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Esther Perel’s Growing Cultural Presence

Expanding the Conversation on Couplehood

Lauren Dockett, Rich Simon • 10/16/2017 • No Comments

By Lauren Dockett and Rich Simon - By questioning some of the fundamental premises of traditional marriage, couples therapist Esther Perel has become, at least for the moment, psychotherapy’s public face and most quotable voice. But what is she saying that’s so intriguing and makes her stand out from all the other relationship experts our field produces?

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Coping and Learning After a Client's Suicide

A Therapist Reflects on What He Might Have Done Differently

Frank Pittman • 9/7/2017 • 2 Comments

By Frank Pittman - I've been in full-time private practice for almost 30 years. In that time, three patients in my practice killed themselves. Each suicide has left me shell-shocked and questioning my therapeutic attitudes and methods. I did not expect Adam to be one of my casualties.

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Is Asking for a Pre-nup a Relationship Killer?

Here's a Mirroring Exercise to Help Partners Empathize and Compromise

Olivia Mellan • 4/7/2017 • No Comments

By Olivia Mellan - After years of doing therapy and coaching in areas relating to money conflicts, I've discovered one constant about prenuptial agreements: whoever broaches the subject is labeled the bad partner. Yet prenuptial agreements have a role to play in helping couples plan and commit to their future together, particularly when they've been married previously. When handled well, they can even make a marriage stronger.

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Helping Couples Cross the Argument Impasse

The Four Steps of Building a Model for Fair Relating

B. Janet Hibbs • 3/20/2017 • 1 Comment

By B. Janet Hibbs - In their first therapy session, Bob tells his wife, Sandy, to stop e-mailing her former college boyfriend. She refuses, feeling mistrusted and controlled, and their exchange heats up. Many couples like these are at an impasse, caught up in a struggle to prove who's right. Here's how to help them get past these kinds of unwinnable arguments and resolve their differences.

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Esther Perel's Secret to Weathering an Affair

Three Ways Couples Can Recover from Infidelity

Esther Perel • 10/18/2016 • 4 Comments

By Esther Perel - People stray for many reasons—tainted love, revenge, unfulfilled longings, and plain old lust. At times, an affair is a quest for intensity, a rebellion against the confines of matrimony. An illicit liaison can be catastrophic, but it can also be liberating, a source of strength, a healing.

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The Five Love Languages

An Interview with Gary Chapman

Ryan Howes • 6/24/2016 • No Comments

By Ryan Howes - In our romantic fantasies, the path to true love is smooth, and partners know exactly how to make each other feel loved. But the couples we see in therapy aren’t always so adept. In his book, The Five Love Languages, Gary Chapman writes that people typically tend to express and understand emotional love through one of five “languages”—words of affirmation, quality time, personal gifts, acts of service, or physical touch.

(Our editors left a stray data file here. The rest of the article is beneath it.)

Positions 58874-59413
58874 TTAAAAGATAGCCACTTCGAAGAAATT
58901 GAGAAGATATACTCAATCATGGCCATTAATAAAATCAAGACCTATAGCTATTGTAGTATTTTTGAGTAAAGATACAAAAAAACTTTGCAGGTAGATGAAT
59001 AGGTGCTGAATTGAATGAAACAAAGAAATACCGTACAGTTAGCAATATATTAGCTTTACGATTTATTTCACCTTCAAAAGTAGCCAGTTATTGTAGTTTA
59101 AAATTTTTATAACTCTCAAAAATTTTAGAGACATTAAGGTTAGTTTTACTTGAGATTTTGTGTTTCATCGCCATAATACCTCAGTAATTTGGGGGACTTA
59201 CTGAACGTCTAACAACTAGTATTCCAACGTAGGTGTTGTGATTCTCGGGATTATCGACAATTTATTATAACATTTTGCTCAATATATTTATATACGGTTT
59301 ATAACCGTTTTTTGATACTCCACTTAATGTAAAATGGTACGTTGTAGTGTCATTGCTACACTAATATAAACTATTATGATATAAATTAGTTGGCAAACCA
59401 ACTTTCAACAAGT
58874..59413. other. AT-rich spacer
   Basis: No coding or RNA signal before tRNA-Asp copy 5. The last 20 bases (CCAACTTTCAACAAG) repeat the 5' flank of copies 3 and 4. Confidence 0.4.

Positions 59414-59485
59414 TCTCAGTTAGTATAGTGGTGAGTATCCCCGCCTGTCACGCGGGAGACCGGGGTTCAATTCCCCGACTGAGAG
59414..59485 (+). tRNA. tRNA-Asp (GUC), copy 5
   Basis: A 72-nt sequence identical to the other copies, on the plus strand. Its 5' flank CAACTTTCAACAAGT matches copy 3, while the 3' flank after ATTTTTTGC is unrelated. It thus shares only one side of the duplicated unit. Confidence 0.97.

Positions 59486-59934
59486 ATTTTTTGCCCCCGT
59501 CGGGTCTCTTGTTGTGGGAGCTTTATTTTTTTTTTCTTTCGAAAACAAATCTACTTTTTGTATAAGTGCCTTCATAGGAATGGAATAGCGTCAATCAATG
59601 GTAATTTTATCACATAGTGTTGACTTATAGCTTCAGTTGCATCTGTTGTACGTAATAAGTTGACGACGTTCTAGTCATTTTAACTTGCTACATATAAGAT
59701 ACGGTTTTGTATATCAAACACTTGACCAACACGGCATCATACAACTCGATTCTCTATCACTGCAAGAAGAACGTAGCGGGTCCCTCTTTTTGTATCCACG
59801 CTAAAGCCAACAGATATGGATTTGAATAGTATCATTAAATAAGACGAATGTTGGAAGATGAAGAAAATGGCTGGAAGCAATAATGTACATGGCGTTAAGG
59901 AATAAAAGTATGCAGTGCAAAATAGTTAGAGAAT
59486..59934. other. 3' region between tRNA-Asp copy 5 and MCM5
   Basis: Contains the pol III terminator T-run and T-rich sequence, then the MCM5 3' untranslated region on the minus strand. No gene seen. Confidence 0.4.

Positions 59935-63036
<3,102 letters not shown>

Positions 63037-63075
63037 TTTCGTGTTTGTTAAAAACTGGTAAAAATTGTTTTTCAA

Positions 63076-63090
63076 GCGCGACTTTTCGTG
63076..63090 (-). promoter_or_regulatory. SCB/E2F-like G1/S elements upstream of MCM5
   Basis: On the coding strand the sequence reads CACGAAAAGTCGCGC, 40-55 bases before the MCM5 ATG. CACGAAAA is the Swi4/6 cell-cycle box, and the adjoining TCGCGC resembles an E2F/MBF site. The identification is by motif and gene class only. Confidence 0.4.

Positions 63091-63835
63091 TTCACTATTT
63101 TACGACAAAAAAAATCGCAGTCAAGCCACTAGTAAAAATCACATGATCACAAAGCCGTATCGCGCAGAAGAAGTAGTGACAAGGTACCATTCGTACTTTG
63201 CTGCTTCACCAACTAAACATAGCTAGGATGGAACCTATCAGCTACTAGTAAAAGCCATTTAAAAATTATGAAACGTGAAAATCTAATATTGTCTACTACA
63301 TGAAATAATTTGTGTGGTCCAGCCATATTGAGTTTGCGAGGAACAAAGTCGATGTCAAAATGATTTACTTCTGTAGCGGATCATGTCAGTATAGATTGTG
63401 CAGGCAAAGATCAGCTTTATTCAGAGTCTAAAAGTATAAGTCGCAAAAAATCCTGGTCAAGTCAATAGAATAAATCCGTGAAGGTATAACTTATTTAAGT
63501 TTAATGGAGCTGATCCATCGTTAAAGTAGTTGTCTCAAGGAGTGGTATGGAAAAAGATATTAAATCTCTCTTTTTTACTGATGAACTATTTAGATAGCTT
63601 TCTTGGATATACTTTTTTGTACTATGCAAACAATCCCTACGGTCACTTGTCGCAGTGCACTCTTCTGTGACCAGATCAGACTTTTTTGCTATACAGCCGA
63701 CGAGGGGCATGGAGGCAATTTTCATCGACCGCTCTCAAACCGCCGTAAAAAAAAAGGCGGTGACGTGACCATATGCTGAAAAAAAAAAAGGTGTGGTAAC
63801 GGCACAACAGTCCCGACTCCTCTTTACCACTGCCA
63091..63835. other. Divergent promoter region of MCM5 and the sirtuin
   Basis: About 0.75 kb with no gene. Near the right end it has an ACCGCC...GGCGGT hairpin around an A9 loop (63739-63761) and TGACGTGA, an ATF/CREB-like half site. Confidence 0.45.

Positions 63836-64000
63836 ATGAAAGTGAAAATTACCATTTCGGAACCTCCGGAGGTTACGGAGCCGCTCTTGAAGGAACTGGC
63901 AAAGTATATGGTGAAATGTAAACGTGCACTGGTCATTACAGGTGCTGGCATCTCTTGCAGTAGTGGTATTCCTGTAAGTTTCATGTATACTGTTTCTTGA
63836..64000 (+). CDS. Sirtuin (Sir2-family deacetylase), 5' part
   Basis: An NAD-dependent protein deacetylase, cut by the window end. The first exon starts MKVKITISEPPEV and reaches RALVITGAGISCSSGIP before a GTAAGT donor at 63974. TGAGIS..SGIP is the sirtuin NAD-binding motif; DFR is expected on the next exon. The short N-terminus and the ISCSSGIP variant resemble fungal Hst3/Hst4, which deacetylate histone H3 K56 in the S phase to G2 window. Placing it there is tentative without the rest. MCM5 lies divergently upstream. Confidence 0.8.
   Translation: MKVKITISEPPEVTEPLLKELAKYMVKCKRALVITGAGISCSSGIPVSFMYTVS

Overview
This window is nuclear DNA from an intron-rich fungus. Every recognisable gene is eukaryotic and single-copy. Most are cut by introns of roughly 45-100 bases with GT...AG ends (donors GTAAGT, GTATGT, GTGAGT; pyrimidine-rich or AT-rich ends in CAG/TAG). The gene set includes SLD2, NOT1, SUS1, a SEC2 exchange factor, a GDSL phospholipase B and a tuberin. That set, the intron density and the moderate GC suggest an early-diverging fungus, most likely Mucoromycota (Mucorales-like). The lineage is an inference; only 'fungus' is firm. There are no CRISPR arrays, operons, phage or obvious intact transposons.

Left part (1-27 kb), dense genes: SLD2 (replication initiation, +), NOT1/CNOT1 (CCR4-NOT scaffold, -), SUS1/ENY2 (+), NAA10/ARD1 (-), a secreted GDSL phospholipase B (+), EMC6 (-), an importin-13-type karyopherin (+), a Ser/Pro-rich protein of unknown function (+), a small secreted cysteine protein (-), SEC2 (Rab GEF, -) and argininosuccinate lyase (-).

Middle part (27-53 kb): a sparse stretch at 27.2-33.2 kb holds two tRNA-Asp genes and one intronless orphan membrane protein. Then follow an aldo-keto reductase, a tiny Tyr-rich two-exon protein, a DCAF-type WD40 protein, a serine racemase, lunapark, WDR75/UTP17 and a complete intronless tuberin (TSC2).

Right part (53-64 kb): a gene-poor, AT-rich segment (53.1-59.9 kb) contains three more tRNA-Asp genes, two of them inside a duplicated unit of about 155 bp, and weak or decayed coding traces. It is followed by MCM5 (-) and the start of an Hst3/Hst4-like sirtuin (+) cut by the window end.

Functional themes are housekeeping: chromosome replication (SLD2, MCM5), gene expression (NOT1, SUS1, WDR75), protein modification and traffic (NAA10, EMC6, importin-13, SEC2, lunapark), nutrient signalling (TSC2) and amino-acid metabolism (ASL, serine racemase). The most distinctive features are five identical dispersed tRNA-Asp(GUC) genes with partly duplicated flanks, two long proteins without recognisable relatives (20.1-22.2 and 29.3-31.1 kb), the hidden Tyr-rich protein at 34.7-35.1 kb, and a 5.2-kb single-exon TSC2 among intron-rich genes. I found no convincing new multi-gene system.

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The Uninvited Guest

A Master Clinician Shares Her Most Memorable Therapeutic Moment

Hedy Schleifer • 6/15/2016 • 1 Comment

By Hedy Schleifer - Many people wonder how therapists manage to do the work they do. Of the thousands of meaningful sessions that take place in a therapist’s office, certain ones stand out. In the following storytelling piece, couples therapist Hedy Schleifer shares a memorable moment from her own work.

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The Power of Honesty in Couples Therapy

Terry Real on Why Relational Life Therapy Works

Terry Real • 5/10/2016 • 6 Comments

By Terry Real - The approach I've developed, Relationship Life Therapy (RLT), is based on the premise that it's disrespectful to clients not to let them in on the truth about what we witness regularly in our offices as they play out their relationships in front of us: the ways they deal with their partners are often self-centered, unfeeling, and counterproductive. I believe that in order to teach our clients how to be authentic and connected, we must be real with them ourselves.

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Creating Therapeutic Changes That Last

Why Changing Clients' Habits is Key to Making Therapy Stick

Steven Stosny • 3/17/2016 • No Comments

By Steven Stosny - With the exception of saints and literary characters, enduring change rarely happens as the result of being knocked off our feet by a spiritual or psychological whack upside the head. Perdurable change is gradual and mundane. It occurs by extending, supplementing, and altering the habits that shape perspectives and drive behavior. First comes the hard work; then comes the epiphany.

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How to Market Your Therapy Practice Online

Attracting Therapy Clients Through Web Sites, Blogs, and Locator Services

Casey Truffo • 5/21/2015 • 1 Comment

As a practice-building coach for the last seven years, I've met a lot of therapists who are working hard to implement marketing strategies that just don't work in today's therapy environment, although they worked well in the past. So what's changed? One word: the Internet. If the Internet continues to grow in importance as a communication and information medium, as it almost certainly will, it'll increasingly be the most effective way for you to attract clients. So how do you create a web presence? Here are a few possibilities.

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